Adding to or accentuating the color tones in an image is a very effective way of telling a story, eliciting an emotion, or strengthening the aesthetic. In this short walkthrough, I'll explain how I can speedily color grade my images.
Color grading an image is usually one of the last steps in my workflow as I only want to do it after I've blended exposures (if necessary), applied any contrast adjustments, etc. The reason I prefer to do it after all other major adjustments is because increasing or reducing contrast will affect the vibrancy and saturation of an image. Sometimes, after experimenting with the overall and local contrast of an image for a while, I will notice a hitherto unseen color tone or palette; this will usually greatly influence how I proceed with my color adjustments.
Because I'm predominantly a landscape photographer, I'm often drawn to the naturally occurring complementary colors of yellow and blue. It is neither right nor wrong to choose these colors to accentuate or manipulate, it's just that for the time being, that's where my images take me. And, when I say, "yellow and blue," I mean the general tonal range of those areas of the color wheel including orange and aqua, etc.
First, I create a Color Balance adjustment layer (I usually start with the highlights). I could start with the midtones or shadows — it doesn't matter. As I'm usually dealing with the light from a sunset or sunrise, I like to add a brown or reddish tone, but I must be careful here not to push the colors too far, as I could wind up with artifacts or banding.
After I've applied the tone that I want, I like to refine it more. The simple way to do this is to invert the mask and paint in the effect with a white brush, but this is too inaccurate for photos with hard edges and greater dynamic range, so I use the Apply Image tool. In an article from last December, fellow Fstoppers writer Nicole York, gave a very handy example of how she uses the Apply Image tool, which is well worth checking out.
Using the Apply Image tool, I can very quickly add what is essentially a luminosity mask to my adjustment layer. For the highlights, I make sure to leave "Invert" un-checked, set the blend mode to "Normal," and the layer to "Merged" (this uses the sum of the pixels from all the layers underneath to calculate the range of the mask). Then, I will usually lower the opacity for a more subtle effect.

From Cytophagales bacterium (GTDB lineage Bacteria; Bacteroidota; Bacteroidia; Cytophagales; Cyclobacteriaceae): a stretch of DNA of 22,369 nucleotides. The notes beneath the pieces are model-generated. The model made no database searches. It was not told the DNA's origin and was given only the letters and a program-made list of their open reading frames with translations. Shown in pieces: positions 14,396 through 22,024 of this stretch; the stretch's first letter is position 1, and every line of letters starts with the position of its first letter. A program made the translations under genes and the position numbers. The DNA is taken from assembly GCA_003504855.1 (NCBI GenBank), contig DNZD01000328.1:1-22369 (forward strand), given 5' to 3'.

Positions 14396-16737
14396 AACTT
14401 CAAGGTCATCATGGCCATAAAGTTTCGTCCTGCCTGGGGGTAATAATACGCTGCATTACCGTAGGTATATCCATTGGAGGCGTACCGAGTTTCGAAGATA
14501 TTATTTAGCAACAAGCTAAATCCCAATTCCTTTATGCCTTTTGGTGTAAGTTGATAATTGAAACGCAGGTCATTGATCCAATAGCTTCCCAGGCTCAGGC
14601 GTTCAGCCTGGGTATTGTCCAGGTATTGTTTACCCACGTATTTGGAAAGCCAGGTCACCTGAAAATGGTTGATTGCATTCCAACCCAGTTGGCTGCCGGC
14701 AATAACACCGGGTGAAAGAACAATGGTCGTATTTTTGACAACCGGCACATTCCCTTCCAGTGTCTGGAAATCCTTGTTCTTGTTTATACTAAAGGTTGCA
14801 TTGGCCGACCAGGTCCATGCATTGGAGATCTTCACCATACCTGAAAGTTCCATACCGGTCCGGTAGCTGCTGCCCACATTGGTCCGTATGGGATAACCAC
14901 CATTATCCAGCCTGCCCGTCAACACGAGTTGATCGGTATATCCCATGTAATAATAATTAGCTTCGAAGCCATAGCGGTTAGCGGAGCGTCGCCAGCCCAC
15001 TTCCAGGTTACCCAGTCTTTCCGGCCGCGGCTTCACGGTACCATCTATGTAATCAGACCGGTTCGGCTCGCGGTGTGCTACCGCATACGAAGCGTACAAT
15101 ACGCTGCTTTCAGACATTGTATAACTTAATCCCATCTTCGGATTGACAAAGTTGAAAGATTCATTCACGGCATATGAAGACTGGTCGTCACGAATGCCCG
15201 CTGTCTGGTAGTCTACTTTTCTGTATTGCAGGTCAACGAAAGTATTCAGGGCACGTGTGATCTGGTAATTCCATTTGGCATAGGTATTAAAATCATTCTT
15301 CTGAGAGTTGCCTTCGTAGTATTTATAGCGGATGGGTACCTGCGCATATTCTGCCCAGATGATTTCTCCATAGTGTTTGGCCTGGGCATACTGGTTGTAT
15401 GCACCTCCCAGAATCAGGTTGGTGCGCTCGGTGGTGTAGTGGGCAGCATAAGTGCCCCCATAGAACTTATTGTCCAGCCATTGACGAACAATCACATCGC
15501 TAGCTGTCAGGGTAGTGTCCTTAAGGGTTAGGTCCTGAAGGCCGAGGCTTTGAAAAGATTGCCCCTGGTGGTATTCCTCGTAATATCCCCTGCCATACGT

After I've finished applying a color grade to the highlights, I create a separate Color Balance adjustment layer, but this time I select either the midtones or the shadows (I don't notice a huge difference between the two most of the time, but it depends on the image). For the shadow areas, as with the highlights, I prefer to accentuate the color that's already there. With naturally occurring shadows, that usually means some shade of blue; however, this is really down to one's own vision or preference. More often than not, I will play with the blues, but other times I like to complement the color of the highlights by subtly mimicking them in the shadows. Doing this correctly can really tie an image together. For the purposes of this walkthrough, though, I'm sticking with the most cliché color combination in the history of cinema posters.
After I've made the adjustments that I want in the Color Balance control panel, I again make sure that the mask is selected before I click Apply Image. All the settings are the same as before, except this time I make sure to check "Invert," which tells Photoshop to mask out the highlights, only revealing the shadow areas.
If I want to refine it more I can just click Apply Image again, and Photoshop will do that same thing, except on the mask that it has already created. Sometimes the effect bleeds into areas I might not want it to, and in this case, I can put the adjustment layer into a group, add a layer mask to the group, and paint out the areas where I don't want it with a black brush. This method of adjusting the mask ensures a non-destructive workflow, as I can always go back to the original mask made by the Apply Image tool. After all that, I may reduce the opacity again, if needed. Just to note, the reason I create two different Color Balance layers is so that I can control their opacities and refine their masks separately.
Above is a before-and-after of my color grading. Just to note, I've exaggerated the effect for the purposes of this article. On another side note, the example photo is a shot I took of an island off the west coast of Ireland, known locally as An Fear Marbh: Irish Gaelic for "The Dead Man." No prizes for guessing why.
How Would You Do It?
As with everything else in Photoshop, there's more than one way to skin a cat, and this is just one quick way to color grade an image. Another way to do this would be to use a Selective Color adjustment layer instead of Color Balance like Nicole York did in her article, mentioned earlier, or using a gradient map. A quick but rather broad way to color grade an image would be to use Solid Color and play around with the blending modes and opacity. This can be very effective in tying an image together and making it more cohesive. I would love to hear how our readers go about color grading their images. Would you change anything in this particular workflow?